answer those invites to silly games with some facts

One way to help redefine breast cancer awareness is to avoid the games that people spread on social networking sites, like Facebook, under the guise of supporting or increasing awareness.

On the surface they may seem harmless, but they are empty gestures that fall into the category of trivializing the topic. They make games of a serious subject without attaching to any of them a component, at least, of education. The first one in which I participated was for women to update our Facebook status with our bra color. When I did it, I did not think much of it. But as soon as I did, I caught myself wondering how this silliness would promote breast cancer awareness or support.

The other question that came to mind was what about the men, the one percent of the patient population with breast cancer. The game was supposed to be the secret of women. Does not the whole idea of awareness clash with a game that leaves out some of the members of that group and which promotes secretiveness.

The second game involved finishing the statement “I like it” with the location of where you usually put your purse. Seriously. With the purposely misleading posts, it was supposed to confuse the male members of FB into wondering what we were talking about. If you write, “I like it on the living room floor,” the connotation certainly has nothing to do with breast cancer or awareness. Again, this game left out the men with breast cancer and promoted the pre-teen concept of keeping a secret.

Finally, the last game was so inane I was surprised to see anyone participating in it. It just goes to show that when you promote something, anything that is supposed to support breast cancer, it will attract followers. This game involved another formula that suggested you are pregnant by stating, I am x weeks and I’m craving y, with y coming from a list of items corresponding to the days of the month. Mine would have read something like I’m 23 weeks and I’m craving bubble gum. Tell me exactly what this would accomplish other than insult the honored status of pregnancy and confuse your family and friends, especially for those of us past a reasonable age for pregnancy.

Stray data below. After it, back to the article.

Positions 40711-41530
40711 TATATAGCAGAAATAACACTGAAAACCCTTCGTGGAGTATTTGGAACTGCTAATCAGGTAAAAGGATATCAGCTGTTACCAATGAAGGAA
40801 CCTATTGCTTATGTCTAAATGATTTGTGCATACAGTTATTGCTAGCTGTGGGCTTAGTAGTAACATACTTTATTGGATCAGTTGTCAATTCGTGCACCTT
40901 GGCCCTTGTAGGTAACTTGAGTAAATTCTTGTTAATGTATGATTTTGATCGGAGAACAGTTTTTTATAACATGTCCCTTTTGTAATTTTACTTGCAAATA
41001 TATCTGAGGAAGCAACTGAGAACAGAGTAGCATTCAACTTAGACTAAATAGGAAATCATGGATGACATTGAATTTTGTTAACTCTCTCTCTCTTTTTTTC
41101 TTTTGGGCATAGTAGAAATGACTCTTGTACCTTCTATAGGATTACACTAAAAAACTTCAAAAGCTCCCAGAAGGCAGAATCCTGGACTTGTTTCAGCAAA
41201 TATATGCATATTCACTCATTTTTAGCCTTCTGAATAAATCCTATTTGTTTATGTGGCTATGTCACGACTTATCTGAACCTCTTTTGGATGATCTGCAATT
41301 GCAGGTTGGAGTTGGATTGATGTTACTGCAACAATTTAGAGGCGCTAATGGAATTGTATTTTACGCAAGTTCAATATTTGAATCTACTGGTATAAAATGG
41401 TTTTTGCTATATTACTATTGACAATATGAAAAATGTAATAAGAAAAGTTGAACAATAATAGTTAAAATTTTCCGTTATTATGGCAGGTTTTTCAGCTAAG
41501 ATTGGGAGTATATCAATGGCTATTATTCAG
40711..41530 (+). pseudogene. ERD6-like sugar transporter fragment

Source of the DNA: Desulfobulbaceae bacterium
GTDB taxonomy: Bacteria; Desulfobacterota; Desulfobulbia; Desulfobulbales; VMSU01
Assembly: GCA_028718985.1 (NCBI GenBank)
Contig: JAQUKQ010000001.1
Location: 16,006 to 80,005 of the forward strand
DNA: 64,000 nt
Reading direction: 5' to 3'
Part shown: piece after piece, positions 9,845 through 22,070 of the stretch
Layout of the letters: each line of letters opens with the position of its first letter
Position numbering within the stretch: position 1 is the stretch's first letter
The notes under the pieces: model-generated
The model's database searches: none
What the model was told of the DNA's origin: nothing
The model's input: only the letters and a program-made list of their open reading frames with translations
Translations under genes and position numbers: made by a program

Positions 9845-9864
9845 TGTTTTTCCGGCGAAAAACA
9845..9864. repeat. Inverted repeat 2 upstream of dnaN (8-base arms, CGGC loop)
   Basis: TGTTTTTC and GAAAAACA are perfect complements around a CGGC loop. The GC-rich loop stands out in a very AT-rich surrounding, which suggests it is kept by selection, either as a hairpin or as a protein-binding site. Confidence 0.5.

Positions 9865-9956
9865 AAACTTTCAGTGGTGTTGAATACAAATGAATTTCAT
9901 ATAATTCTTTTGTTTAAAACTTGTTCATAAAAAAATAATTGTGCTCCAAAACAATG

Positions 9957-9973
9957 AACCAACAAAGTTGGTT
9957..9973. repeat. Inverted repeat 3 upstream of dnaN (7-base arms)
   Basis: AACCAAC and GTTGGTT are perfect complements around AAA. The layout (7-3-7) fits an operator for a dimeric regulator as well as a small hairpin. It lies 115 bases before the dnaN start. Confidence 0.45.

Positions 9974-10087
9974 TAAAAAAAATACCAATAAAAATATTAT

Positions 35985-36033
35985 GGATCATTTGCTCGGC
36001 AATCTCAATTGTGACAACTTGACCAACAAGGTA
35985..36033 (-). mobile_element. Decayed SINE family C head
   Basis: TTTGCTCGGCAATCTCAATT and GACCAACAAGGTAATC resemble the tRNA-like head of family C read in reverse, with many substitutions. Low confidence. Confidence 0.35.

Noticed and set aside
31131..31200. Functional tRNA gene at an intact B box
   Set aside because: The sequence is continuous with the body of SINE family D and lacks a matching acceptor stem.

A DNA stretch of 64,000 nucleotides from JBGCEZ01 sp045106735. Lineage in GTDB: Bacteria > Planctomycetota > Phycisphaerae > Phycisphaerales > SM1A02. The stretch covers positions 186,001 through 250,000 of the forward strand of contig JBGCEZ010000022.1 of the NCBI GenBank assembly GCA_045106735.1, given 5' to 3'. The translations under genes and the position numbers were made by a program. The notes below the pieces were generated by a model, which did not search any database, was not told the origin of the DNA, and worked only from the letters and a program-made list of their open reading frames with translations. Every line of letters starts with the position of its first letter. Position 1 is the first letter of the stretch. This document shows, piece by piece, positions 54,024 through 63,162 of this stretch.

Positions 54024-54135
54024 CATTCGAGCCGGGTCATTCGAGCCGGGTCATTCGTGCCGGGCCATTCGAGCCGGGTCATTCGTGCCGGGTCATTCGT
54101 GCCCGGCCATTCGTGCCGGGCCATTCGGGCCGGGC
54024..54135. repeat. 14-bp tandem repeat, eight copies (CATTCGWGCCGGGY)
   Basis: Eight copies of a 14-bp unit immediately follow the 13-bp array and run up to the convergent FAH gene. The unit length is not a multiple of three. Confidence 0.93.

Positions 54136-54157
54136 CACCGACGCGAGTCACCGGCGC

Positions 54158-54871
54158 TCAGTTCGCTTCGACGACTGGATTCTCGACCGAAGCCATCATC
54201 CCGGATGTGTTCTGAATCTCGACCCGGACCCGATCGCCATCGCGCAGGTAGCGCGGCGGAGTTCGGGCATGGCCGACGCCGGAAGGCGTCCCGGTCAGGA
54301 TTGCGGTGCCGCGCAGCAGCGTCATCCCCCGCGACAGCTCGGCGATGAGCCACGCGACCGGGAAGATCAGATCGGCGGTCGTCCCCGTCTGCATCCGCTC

Once again, I have never seen the equivalent campaign for any other cancer and find myself very much appalled at this complete trivialization of so-called awareness. If you wish to participate for a reason other than breast cancer, so be it. But I would challenge anyone who receives an invitation to join such a game to decline politely and to return a single fact about breast cancer in the hope of spreading some real awareness.

Daily dose of awareness

Here are definitions that might clear up some misconceptions about breast cancer diagnoses.

  • Local breast cancer is confined to the breast tissue. Further, in situ indicates it is contained within the duct or lobe. Invasive indicates it has invaded the surrounding breast tissue.
  • Regional breast cancer indicates it has spread to the surrounding tissue outside the breast, including lymph nodes and tissue under the breast.
  • Distant metastasis indicates it has spread to other organs outside the breast and breast region; sites of distant metastases include, but are not limited to, bones, lungs, liver and brain.

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© 2004–2011 Donna Peach. All rights reserved.

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One response to “answer those invites to silly games with some facts

  1. Donna –
    I have been following your blog for some time. I was diagnosed with BC in 2009 – stage 2B but I have many friends with Mets. I have a particular interest in getting more attention and funding to this issue of Mets. I would like women to understand that this is what is our next step, if BC returns. In that light, I am on a live web cast this Thursday from 2-4:00 PM Central Standard Time. I will be talking about my book, answering questions which are called or emailed in and during the show I want to get on the subject of Mets. Will you help me by calling in with your expertise? You can log in to see it live at http://www.watch312.com and send in emails or questions at drsandylive@gmail.com or call in with a question or comment at 312-564-7375
    Keep writing. Love your ending (5,6,7,8 it allows me to see you counting out your next dance)
    Suzanne Zaccone
    suzez@aol.com
    http://www.arandominterruption.com

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